>Johns Hopkins researchers report that they have developed “nanofibers” impregnated with special proteins which allow them to grow neural stem cells from embryonic stem cells without “requiring high concentrations of growth factors.”
One of the researchers, Neuroscientist Hongjun Song, comments on the immediate results of the research, which will not include actual patient therapy:
“Eventually, stem cells will be very important for treating disease using cell replacement therapy, but more immediately stem cells offer the opportunity to model human disease and find ways to screen for therapeutic drugs to treat the disease.”
Song is a member of the body which oversees stem cell research at Johns Hopkins, the “Stem Cell Policy and Ethics Program.” This means that even though he has a vested interest in maintaining his own lab and promoting his research, he is among those at Johns Hopkins who determine how to follow the institution’s mission:
- Facilitate the ability of the public to benefit from advances in cell engineering in morally responsible ways;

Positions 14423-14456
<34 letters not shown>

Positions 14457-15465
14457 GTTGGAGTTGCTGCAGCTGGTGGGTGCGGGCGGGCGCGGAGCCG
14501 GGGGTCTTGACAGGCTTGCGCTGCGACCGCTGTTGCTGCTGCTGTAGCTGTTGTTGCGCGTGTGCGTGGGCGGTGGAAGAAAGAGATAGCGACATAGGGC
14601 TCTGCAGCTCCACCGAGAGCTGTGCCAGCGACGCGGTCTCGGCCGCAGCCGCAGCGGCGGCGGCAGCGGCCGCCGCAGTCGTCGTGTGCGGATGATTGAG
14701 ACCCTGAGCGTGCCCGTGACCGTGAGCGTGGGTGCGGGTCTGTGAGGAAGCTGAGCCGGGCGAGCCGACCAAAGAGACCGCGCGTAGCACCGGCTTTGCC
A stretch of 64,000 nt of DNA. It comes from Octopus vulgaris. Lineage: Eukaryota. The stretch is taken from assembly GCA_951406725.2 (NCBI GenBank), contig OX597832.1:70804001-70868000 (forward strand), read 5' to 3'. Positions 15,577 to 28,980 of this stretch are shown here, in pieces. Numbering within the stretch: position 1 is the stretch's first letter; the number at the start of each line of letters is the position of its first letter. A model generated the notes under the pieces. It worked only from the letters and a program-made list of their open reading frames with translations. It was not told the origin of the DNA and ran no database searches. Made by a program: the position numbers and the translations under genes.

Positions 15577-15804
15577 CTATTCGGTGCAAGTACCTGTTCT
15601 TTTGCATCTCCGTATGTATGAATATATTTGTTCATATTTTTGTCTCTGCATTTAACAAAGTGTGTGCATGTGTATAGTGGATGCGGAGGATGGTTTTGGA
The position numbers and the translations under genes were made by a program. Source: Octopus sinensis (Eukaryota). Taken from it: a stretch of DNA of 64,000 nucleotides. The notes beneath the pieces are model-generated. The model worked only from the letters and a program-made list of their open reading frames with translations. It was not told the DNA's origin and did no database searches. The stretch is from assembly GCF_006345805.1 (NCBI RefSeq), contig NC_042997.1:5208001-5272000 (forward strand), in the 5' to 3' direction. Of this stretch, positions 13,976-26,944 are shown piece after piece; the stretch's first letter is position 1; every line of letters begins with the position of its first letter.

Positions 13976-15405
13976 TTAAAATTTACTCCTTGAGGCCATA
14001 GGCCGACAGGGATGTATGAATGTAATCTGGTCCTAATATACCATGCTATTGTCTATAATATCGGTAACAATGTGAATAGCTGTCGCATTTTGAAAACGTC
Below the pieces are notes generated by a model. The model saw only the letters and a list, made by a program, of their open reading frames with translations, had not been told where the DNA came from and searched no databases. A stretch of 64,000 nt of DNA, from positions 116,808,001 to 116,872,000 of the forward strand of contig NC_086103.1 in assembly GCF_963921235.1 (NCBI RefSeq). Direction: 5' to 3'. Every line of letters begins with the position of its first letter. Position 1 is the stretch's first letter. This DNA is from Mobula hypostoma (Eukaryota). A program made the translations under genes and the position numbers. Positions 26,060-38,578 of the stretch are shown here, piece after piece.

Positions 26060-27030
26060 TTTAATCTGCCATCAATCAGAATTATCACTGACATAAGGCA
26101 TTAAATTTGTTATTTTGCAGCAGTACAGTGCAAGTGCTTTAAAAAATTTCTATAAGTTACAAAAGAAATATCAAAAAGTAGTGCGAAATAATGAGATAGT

- Anticipate moral and policy challenges in stem cell science and cell engineering; and
- Provide opportunity for careful and interdisciplinary analysis of these challenges that will be of assistance to both policymakers and the public.
The inclusion of Song in justifying and lobbying for his own work under the guise of “ethics” is a serious conflict of interest and can not be called “morally responsible.”
The good news is that some people see an end to the use of embryo destruction. From the article posted earlier today on trading eggs for in vitro fertilization fees:
In any case, the need for eggs may only be temporary.
They are, in fact, only a tool to reprogram the inserted DNA so that it will drive the development of an early embryo. Scientists hope to learn enough about that reprogramming process to let them take an ordinary cell from a person and use it to produce other kinds of cells, perhaps without going through an embryo stage. That might happen in 10 years, Murdoch estimated.
And then they wouldn’t need eggs any more.